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Discussion Starter · #1 ·
Not talking about teaching the kids to read, but more about how to incorporate reading aloud or other ways of enjoying books together. One thing that struck me from the day-in-the-life thread was that my kids' day involved no books. And that's not uncommon. Especially for the 7yo.

I guess it comes down to this: When I offer to read a book, my kids hear "a parent can dedicate time to focus on me right now." So, they might say yes, but might just as well propose a different attention-requiring activity: playing a board game, drawing, playing stuffed animals, watching a chemical reaction, whatever... Books are reasonably high up on my 5yo's list, but they still don't get chosen every day. They're pretty far down on my 7yo's list.

I've tried various different book genres and types. Occasionally there's a big hit and we have a book phase going for awhile, but there's no magic bullet there.

I'd like to have reading and books be a bigger part of my family's culture (and I do want them to learn to read eventually), but I just don't see how to get there.
 

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This is something we think about even though we don't have a LO yet. We were book people in our different ways, but have both gotten more screen-addicted. Our conclusions:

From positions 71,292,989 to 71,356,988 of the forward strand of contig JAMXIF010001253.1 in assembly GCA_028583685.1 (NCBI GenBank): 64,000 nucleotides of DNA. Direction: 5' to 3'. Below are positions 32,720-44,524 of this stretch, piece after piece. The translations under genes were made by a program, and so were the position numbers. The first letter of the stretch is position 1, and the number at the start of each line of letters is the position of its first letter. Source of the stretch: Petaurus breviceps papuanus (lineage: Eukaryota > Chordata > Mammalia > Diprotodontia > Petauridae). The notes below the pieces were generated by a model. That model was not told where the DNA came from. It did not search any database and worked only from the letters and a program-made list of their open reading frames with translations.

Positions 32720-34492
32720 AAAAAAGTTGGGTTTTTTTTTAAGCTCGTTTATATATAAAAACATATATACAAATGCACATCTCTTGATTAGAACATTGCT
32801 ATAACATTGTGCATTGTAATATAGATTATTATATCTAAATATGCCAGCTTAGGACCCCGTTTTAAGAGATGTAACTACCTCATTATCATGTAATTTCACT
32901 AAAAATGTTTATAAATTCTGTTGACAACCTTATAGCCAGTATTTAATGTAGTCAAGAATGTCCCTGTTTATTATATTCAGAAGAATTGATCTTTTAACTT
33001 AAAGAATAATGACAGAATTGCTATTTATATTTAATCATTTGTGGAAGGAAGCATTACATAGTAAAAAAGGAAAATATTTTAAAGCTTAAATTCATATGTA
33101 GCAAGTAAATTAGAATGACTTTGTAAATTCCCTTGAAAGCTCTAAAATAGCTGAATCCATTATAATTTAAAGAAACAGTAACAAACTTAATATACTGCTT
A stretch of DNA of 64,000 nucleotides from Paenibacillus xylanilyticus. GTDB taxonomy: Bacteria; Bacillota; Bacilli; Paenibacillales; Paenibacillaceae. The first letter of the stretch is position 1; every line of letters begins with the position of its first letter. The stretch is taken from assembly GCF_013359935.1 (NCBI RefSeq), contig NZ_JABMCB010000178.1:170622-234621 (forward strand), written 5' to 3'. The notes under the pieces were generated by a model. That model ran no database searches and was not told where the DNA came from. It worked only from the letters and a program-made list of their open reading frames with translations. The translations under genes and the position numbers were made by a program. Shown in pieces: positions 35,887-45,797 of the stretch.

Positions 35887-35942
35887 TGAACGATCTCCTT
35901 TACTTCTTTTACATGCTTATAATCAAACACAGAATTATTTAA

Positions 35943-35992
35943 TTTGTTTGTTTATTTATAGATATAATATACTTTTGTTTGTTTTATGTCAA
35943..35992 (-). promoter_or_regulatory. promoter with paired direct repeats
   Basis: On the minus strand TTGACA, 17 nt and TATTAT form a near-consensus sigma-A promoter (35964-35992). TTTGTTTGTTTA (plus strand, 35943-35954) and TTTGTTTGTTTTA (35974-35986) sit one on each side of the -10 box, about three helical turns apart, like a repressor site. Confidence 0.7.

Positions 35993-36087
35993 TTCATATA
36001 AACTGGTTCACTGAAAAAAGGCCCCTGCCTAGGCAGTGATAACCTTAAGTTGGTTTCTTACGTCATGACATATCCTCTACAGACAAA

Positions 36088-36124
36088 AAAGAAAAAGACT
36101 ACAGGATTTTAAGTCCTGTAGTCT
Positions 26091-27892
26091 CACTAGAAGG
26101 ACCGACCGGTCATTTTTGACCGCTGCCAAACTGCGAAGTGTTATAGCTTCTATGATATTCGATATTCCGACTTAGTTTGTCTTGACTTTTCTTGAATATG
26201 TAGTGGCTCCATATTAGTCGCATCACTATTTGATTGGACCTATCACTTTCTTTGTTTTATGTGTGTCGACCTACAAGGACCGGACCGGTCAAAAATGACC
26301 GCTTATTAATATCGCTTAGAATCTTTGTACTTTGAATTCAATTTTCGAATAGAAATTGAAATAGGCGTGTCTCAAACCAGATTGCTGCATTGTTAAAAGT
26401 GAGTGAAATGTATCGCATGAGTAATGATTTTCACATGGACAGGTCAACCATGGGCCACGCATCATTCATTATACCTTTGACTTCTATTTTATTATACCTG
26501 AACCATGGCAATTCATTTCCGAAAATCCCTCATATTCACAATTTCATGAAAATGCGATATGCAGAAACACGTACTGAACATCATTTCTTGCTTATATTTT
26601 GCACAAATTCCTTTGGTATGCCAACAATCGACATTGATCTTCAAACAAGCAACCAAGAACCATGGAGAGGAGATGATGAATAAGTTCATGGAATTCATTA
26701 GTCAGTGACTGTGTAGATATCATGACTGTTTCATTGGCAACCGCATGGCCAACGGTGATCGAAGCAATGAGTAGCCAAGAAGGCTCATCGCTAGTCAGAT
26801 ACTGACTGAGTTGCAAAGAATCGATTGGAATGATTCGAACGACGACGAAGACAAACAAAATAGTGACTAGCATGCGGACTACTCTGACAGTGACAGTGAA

- show adults reading
- have interesting conversations about books and similar texts
- tell stories

Looking again at your post I'd suggest making reading part of the daily routine, so it's optional for the kids, but nothing else happens at that time as far as the adults are concerned. So like either you read a chapter of a book each night to whoever is interested or in earshot, or you read to yourself during that time if there are no listeners. After all a routine creates a habit...
 

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I have been listening to audiobooks in the car before having kids. I never changed that. As my kids got older I just changed the books. We have listen to all different kinds of books. Some of them are "kid" books and some are adult (like Jane Austen).

My 10yr is a real lover of stories. He enjoys all different books. D (7) is more picky about the books. So we all have a turn in picking.

We do read at bed time, too. So we have books as part of the day.


ETA - I just remembered that you don't drive. Maybe you could have a time where the kids play quietly and listen to a book. audio or you reading?